Start learning with our library of video tutorials taught by experts. Get started
Viewers: in countries Watching now:
Protect yourself from Heartbleed—the web security flaw that can expose your passwords and other vulnerable data you have entered on websites, apps, email, and even chat. In this quick course, Justin Seeley explains what the Heartbleed bug is and what you should do to stay safe, and provides resources for following the latest Heartbleed developments.
Hi there. My name is Justin Seeley and in this movie I'm going to be talking to you about the recently discovered Heartbleed vulnerability and what it means for you and your online security. Now, if you're not familiar with Heartbleed, you might be wondering what is this thing. In simple terms, Heartbleed is a security bug, or a problem, that is affecting web servers for lots of different websites including big ones like Facebook and Google.
This bug can potentially expose sensitive information that you enter into these sites and even apps and services like chat and web based email can be affected as well. In short it's kind of bad and you need to be paying attention to it. Now that I've got your attention, you're probably wondering what can you do to protect yourself? Well, fortunately, your side of the equation is relatively simple. Over the next few weeks, be on the lookout for announcements from various apps or services that you use regularly.
While any security notification is probably important, pay special attention to the messages that reference Heartbleed specifically, especially if they come from a financial institution or an online retailer where you store sensitive information like credit cards or social security numbers. Everybody is scrambling to fix this bug on their site right now, and once they send you a message telling you they fixed it, you need to reset your passwords immediately. Also, if the app or service offers two step verification for logins, you should seriously consider turning that on in my opinion.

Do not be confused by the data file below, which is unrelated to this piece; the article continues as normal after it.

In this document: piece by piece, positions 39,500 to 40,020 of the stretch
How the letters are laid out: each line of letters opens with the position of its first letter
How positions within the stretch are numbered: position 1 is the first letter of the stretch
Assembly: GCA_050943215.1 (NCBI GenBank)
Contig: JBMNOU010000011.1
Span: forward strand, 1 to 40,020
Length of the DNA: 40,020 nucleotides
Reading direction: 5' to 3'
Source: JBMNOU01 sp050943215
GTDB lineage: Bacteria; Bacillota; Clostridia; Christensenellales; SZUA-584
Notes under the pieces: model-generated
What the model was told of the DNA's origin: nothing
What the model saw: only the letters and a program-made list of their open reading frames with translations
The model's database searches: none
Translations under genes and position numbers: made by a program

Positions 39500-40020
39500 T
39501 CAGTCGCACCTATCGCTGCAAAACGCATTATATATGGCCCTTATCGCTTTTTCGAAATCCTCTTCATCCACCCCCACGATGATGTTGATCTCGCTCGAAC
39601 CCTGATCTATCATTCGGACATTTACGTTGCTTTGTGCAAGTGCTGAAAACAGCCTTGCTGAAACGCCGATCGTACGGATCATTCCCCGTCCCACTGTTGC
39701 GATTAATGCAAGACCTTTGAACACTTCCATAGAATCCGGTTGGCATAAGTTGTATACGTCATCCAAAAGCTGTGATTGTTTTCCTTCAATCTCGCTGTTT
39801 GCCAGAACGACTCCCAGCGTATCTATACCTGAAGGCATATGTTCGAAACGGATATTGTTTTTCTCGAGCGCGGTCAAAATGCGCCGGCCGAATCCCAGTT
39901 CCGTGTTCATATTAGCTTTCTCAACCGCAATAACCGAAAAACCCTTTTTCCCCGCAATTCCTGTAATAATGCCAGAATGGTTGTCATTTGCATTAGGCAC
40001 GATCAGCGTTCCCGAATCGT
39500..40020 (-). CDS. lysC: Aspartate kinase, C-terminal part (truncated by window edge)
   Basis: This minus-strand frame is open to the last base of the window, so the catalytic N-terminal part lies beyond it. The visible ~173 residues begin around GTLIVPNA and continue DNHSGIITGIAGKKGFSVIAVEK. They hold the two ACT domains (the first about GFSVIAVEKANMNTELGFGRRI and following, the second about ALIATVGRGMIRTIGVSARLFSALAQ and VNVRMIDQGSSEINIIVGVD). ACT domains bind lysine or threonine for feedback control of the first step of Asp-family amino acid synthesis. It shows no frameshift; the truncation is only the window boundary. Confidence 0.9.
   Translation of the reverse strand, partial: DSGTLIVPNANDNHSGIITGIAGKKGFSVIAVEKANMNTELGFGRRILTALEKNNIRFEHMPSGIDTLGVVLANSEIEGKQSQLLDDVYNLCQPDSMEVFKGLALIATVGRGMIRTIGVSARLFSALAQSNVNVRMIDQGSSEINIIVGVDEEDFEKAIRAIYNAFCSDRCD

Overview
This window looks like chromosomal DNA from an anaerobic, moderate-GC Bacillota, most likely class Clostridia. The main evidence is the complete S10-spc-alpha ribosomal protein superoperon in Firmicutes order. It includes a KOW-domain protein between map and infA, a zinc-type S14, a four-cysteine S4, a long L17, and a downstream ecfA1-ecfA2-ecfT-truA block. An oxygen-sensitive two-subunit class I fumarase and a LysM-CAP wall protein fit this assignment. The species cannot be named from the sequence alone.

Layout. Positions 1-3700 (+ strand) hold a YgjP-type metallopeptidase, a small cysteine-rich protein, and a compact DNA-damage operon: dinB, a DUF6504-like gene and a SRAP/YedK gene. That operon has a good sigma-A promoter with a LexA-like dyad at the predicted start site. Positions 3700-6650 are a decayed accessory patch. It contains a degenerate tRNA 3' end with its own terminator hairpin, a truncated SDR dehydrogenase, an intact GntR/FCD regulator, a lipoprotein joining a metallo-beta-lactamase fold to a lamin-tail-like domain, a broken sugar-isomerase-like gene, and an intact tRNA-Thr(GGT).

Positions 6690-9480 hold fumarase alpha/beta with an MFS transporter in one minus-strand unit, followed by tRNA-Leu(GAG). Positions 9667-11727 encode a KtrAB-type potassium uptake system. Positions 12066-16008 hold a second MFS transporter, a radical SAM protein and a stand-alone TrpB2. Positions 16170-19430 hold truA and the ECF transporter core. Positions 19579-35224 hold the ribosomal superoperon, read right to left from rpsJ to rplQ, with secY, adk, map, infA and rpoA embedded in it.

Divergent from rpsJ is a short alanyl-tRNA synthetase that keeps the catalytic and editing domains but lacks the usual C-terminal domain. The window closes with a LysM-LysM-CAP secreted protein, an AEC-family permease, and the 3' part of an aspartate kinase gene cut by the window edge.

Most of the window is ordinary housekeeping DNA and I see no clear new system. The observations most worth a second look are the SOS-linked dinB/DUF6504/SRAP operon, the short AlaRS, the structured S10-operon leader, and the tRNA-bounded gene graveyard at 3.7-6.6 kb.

Finally, be vigilant over the coming weeks and months. Watch your online banking activity, and your email accounts. If something looks fishy, report it or update your security settings right away. Nobody is going to stand guard for you in this case, so you have to play it safe, and you have to be the watchman. There are already several websites reporting that they've fixed the bugs on their end, and you should probably change your passwords on these services as soon as possible. Those services include Facebook, now if you're not sure how to change your password on Facebook, that's okay.
Just go up to the top right hand corner of your Facebook profile, and then choose Settings. Once you get to the Settings section, you're going to go to the section labeled password, enter in a new password, save the changes, and you're good to go. You might also want to visit the Security tab in your preferences though. And turn on things like login approvals, code generator, or app passwords. These are all just different layers of security that you can add to your Facebook account, to make sure that all of your data is safe and secure.
Instagram. You can log into Instagram directly from you web browser by going to instagram.com. Login using your credentials. And then click here in the top right corner. Choose edit profile and then on the left-hand side, click on change password. Once you do that, you'll be able to enter in a new password, and then click the big green button and you should be all ready to go. Twitter. On Twitter, you're going to log in and then click the gear icon in the top right-hand corner of the website. Then you're going to choose Settings. And in the Settings, you're going to choose Password, over on the left.